Griffith and other Republicans have frequently criticized Boucher’s vote last spring in favor of cap-and-trade legislation. Republicans have said the measure, which has since stalled, would harm the district’s coal industry.

But Boucher and his allies said he used his clout during the legislative process to secure important provisions for the coal industry.

“By being part of the process, I was able to mold it and shape it and assure that it was very favorable to the coal industry,” Boucher said. “Before taking part in that process, I consulted with coal industry representatives here in Washington, and I was encouraged to engage in the process to modify the bill to obtain the most coal-friendly provisions that I could — and I was successful in doing that.”

Republicans are watching how Boucher votes on a final health care reform bill. Boucher was one of just 39 Democrats who voted against a House-passed version in November. Boucher declined to comment on the health care bill, saying that he needed to see the text of the final legislation.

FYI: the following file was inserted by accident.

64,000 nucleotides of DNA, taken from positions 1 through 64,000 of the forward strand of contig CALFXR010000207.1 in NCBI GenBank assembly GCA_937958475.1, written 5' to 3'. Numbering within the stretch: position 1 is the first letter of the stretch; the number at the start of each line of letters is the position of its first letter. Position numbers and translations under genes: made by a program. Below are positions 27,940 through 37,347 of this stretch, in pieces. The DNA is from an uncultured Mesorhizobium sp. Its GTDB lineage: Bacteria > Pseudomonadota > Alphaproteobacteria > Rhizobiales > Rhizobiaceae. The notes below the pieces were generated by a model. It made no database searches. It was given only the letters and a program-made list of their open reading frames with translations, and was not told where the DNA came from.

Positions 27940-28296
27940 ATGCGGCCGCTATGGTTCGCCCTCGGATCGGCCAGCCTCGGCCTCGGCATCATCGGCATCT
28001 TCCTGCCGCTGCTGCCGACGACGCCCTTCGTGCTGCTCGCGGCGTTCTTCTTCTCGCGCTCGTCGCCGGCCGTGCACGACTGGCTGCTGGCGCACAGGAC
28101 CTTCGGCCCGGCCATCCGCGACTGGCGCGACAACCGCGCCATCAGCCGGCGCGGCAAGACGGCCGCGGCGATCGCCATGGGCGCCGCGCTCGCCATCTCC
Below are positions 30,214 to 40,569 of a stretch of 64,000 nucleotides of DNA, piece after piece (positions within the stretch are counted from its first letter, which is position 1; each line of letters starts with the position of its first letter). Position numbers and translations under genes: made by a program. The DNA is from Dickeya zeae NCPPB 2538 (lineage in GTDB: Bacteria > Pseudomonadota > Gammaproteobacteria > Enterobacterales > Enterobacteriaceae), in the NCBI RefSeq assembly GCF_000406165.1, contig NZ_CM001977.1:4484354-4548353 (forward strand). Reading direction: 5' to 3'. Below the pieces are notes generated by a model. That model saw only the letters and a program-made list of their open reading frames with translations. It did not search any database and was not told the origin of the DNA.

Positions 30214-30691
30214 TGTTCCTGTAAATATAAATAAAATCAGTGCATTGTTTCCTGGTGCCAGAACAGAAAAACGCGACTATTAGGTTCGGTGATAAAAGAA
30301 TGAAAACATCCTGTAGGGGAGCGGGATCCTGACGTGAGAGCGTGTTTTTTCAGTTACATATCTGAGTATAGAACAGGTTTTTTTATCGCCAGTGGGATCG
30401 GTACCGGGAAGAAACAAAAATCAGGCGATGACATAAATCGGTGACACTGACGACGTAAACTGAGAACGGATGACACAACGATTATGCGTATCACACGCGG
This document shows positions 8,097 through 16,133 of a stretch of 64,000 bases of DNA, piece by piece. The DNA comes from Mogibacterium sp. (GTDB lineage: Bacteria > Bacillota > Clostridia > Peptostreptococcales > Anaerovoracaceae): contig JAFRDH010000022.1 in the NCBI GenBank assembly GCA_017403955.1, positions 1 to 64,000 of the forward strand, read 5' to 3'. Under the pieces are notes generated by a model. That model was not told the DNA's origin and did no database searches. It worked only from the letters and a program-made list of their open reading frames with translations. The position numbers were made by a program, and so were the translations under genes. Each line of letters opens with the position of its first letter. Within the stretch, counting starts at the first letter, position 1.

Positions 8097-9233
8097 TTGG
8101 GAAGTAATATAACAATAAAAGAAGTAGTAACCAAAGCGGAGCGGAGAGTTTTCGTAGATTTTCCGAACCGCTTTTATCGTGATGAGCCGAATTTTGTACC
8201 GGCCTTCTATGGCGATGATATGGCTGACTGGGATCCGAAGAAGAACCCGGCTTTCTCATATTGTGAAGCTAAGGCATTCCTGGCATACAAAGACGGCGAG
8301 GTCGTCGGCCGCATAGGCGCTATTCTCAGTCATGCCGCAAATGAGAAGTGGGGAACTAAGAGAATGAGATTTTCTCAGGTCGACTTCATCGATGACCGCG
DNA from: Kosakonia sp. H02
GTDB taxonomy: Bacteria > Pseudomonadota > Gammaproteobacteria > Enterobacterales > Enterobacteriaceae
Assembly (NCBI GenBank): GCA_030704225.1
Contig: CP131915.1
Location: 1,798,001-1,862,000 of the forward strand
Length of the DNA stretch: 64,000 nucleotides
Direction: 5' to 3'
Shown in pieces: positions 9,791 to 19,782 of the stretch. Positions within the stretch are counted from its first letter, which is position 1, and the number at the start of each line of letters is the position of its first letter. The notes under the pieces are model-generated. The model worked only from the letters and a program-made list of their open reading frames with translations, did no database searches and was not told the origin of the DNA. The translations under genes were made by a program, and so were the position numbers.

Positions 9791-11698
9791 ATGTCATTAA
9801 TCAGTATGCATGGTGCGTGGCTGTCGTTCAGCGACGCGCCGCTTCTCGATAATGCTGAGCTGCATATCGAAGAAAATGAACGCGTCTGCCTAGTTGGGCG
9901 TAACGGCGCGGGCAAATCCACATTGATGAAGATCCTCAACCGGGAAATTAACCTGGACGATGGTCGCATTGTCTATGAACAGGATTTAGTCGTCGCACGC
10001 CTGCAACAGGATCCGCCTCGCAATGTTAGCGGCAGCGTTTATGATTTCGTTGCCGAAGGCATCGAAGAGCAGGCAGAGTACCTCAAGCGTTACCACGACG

There are ample signs Boucher and his Democratic allies are taking the race seriously. The Congressman has a well-stocked campaign fund, with $1.75 million in cash on hand at the beginning of this year, compared with $1.2 million two years ago and $830,000 four years ago.

That gives Boucher a huge financial edge over Griffith, who said he’ll begin fundraising after the state Legislature adjourns later this week. He’ll get some financial and logistical assistance from the National Republican Congressional Committee, which on Monday singled out Griffith for recognition in its “Young Guns” program.